Next post: your first (free) software instruments. I'm going to assume your PC is Windows. Let us know if it's a Mac.

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Good news: I'm going to set you up with some free software to get you started, using your computer's built-in for sound output.

 

First, download and install ASIO4ALL, which is a driver that lets you use your built-in audio with relatively low latency:

 

http://asio4all.com

 

Just install it; we'll configure it later.

 

Next, here's a free "soundfont" player. Download it from my site, since (long story) I don't think it's available any more, but it's legit, legal, and safe; you have my word on it.

 

http://learjeff.net/sf/sfz-exe.zip

 

This is the standalone version of sfz. Just drag both .exe and .dll from the zip file to wherever you want to keep them (they need to be together). Then right-click on the .exe and select Properties -> Compatibility, and pick "XP service pack 2". That may not be necessary but it's worked for me on XP, Win7 and Win8.

 

A "soundfont" is a sample set: recordings of some instrument various notes at various volume levels. A soundfont player plays the samples back, adjusting as appropriate. Here are two soundfonts to try out:

 

http://learjeff.net/sf/splendid_grand_136.zip - grand piano

http://learjeff.net/sf/jRhodes3c.sf2.zip - Rhodes electric piano (mine)

 

Again, these are both legal to copy and distribute. Just drag the contents of each zip file out to wherever you want to keep it.

 

Plug in your MIDI adaptor and then run sfz. Connect MIDI to your keyboard at any time.

 

In sfz, click ASIO and make sure "ASIO4ALL v2" is selected.

Click ASIO -> ASIO Control Panel and check the buffer size. I believe the default is 512 which should be fine. Lower numbers will have lower latency but might produce pops & clicks; higher numbers make the pops & clicks go away but longer latency. Use whatever works for you. Close the ASIO control panel.

 

In sfz, click MIDI and select your MIDI interface. Click Output and make sure your PC's audio interface is selected.

 

Click the FILE space, and navigate to wherever you stored the two .sf2 files (the soundfonts). Pick one, such as Splendid Grand 136.

 

Turn the volume down all the way on your keyboard or disconnect its audio, to avoid confusion. Play some notes on the keyboard! You should hear them from your computer.

 

Try the other soundfont the same way.

 

Enjoy, and let us know how it works out. Next, we'll want to know what your budget is and what kinds of instruments you're interested in playing.

 

If you plan to get an audio interface, you may want to spend some time choosing one, and it may take time to get one. There is a free live host that's finicky to set up, but it's FREE and it works, and it's something you can use to play software instruments as you find them, until you get set up with a proper DAW. Let me know if you're interested. Or just google vsthost by Hermann Seib.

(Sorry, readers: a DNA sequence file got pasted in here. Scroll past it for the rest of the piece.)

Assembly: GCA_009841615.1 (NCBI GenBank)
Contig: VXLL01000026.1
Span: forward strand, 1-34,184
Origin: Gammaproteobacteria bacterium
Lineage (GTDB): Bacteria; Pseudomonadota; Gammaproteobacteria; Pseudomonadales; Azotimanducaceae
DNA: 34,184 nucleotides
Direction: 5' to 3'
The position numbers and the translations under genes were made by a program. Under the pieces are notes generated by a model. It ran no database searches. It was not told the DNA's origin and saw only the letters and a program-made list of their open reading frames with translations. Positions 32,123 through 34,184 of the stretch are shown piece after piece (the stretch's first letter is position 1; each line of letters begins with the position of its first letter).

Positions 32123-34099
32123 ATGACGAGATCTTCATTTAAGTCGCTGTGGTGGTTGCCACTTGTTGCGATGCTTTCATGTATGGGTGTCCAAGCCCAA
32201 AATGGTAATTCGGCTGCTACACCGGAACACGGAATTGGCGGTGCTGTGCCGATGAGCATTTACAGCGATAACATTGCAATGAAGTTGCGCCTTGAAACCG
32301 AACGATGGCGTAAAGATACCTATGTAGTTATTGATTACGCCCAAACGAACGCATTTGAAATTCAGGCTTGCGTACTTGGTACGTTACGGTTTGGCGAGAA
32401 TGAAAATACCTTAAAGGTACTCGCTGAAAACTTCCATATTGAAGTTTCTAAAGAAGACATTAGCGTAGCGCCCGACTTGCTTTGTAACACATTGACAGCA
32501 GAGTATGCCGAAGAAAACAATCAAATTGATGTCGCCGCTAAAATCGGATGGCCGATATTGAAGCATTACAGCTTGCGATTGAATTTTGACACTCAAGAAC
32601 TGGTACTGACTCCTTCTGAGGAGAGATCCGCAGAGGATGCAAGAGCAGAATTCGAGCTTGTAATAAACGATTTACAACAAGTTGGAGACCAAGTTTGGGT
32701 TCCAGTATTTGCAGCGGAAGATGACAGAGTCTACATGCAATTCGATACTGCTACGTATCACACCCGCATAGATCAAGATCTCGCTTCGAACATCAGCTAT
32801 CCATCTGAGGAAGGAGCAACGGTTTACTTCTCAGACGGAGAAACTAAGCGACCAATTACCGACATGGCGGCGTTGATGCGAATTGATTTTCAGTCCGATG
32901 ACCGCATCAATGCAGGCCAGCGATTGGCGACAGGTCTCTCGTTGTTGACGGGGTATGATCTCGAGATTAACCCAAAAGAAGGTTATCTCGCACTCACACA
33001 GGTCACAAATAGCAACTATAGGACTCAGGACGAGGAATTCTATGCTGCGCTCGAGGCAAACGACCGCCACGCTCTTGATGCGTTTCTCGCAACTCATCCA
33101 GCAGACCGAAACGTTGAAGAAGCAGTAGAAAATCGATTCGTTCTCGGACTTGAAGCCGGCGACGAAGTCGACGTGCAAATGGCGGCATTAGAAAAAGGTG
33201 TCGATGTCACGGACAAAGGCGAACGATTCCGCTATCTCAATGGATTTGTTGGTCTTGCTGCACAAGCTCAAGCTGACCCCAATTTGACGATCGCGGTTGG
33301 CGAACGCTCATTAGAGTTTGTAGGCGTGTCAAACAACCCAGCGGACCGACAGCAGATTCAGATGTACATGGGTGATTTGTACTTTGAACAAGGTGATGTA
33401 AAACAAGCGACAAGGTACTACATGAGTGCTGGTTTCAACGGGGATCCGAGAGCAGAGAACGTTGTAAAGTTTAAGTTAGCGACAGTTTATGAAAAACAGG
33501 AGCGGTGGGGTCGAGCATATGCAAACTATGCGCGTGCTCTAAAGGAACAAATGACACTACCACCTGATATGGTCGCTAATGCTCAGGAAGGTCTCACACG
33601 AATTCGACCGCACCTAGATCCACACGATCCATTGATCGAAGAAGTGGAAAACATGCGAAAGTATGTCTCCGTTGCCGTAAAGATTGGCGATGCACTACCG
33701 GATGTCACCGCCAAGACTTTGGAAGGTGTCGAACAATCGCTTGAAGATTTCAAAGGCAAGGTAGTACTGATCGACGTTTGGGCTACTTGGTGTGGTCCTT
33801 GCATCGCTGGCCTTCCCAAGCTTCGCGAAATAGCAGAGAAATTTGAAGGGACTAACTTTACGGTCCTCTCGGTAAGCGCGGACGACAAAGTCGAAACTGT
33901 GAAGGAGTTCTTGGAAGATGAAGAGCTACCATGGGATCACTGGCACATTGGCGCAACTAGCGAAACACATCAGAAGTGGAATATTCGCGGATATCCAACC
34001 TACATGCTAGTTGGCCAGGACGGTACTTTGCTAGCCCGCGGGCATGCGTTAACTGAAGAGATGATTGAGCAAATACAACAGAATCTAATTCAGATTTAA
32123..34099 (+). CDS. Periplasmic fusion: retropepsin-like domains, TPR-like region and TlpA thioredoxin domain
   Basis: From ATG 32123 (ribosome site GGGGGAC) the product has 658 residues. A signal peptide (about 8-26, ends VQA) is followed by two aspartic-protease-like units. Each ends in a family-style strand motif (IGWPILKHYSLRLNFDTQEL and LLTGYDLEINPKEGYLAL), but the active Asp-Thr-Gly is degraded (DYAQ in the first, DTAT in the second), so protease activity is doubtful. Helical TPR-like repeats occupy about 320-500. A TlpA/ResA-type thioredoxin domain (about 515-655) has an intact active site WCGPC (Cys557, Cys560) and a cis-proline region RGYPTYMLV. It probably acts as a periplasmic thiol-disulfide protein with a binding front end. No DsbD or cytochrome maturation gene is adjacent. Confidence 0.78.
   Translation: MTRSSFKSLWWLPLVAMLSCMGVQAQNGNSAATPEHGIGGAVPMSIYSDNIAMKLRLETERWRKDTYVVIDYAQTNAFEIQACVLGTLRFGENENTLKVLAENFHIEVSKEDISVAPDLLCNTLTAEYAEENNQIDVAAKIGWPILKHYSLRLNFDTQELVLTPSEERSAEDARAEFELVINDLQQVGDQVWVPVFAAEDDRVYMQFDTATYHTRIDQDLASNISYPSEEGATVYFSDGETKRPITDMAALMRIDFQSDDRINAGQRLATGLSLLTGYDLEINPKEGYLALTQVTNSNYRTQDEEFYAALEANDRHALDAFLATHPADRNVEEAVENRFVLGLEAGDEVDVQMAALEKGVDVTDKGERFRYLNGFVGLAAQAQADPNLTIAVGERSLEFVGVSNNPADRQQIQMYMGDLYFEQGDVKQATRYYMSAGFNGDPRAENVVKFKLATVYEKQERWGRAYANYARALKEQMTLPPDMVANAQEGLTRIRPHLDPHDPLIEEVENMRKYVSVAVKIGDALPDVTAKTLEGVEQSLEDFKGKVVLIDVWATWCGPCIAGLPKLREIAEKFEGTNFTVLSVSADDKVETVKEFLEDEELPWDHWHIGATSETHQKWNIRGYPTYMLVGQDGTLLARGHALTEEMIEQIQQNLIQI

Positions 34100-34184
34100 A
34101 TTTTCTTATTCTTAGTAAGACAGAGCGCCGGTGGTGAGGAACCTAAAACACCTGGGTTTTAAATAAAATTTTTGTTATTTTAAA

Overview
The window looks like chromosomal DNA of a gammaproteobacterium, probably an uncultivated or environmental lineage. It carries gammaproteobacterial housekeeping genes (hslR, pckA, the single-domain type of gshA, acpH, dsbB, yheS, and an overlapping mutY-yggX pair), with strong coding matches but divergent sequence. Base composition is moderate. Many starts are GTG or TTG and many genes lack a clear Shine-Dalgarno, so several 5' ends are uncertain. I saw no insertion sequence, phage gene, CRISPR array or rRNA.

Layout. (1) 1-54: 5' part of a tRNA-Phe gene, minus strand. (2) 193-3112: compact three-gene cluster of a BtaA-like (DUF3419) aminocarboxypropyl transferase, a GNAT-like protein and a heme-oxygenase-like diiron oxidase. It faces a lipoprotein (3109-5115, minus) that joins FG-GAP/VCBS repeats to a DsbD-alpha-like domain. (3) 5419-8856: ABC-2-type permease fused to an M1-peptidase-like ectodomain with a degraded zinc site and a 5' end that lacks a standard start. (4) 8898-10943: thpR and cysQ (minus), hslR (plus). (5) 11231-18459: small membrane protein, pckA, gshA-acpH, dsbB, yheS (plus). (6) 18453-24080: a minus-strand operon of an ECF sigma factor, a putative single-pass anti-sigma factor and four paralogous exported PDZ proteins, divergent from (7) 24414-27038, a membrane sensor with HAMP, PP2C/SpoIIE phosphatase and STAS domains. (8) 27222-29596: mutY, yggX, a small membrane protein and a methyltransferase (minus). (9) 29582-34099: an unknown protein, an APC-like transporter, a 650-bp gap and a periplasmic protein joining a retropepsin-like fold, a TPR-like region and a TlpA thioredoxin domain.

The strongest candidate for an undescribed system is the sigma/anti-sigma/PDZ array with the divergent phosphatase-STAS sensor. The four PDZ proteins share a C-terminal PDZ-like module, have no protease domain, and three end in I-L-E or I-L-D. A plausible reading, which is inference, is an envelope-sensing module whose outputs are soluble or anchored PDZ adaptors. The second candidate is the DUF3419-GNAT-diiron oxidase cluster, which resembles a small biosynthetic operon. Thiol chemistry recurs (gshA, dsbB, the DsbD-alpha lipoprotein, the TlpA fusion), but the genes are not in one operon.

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FL Studio comes with some synths, but which synths it comes with depends on the price point you buy it at. Also, it depends on what type of music you want to play. I wouldn't really use FL Studio for anything but electronica or EDM, because that seems to be the genre that FL Studio is geared towards.
Yamaha MODX7, DX7, PSR-530/Korg TR-Rack, 01/W Pro X, Trinity Pro X, Karma/Ensoniq ESQ-1, VFX-SD/Behringer DeepMind12, Model D, Odyssey/Roland RD-1000
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I think those last few comments are stereotypical comments coming from people who haven't tried every DAW. If by PC you mean "personal computer," and it's a Mac, get the free program GarageBand. If by PC you mean "piece of ____," I probably won't be able to help you. But I heard people say that Logic Pro X is only good for electronic and dance music, and I haven't recorded a single dance or 'electronica' song, and I love it!
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I've used many DAW's, including Logic, and FL Studio, and while Logic is great for all genres, FL Studio is geared more towards electronic music, as it is based around creating patterns with a step sequencer, then arranging the patterns in a playlist, alongside which you can record audio tracks. I won't go into detail about how to do that, as FL Studio's method for recording audio isn't as straight-forward as other DAW's. Honestly, I couldn't even figure it out.
Yamaha MODX7, DX7, PSR-530/Korg TR-Rack, 01/W Pro X, Trinity Pro X, Karma/Ensoniq ESQ-1, VFX-SD/Behringer DeepMind12, Model D, Odyssey/Roland RD-1000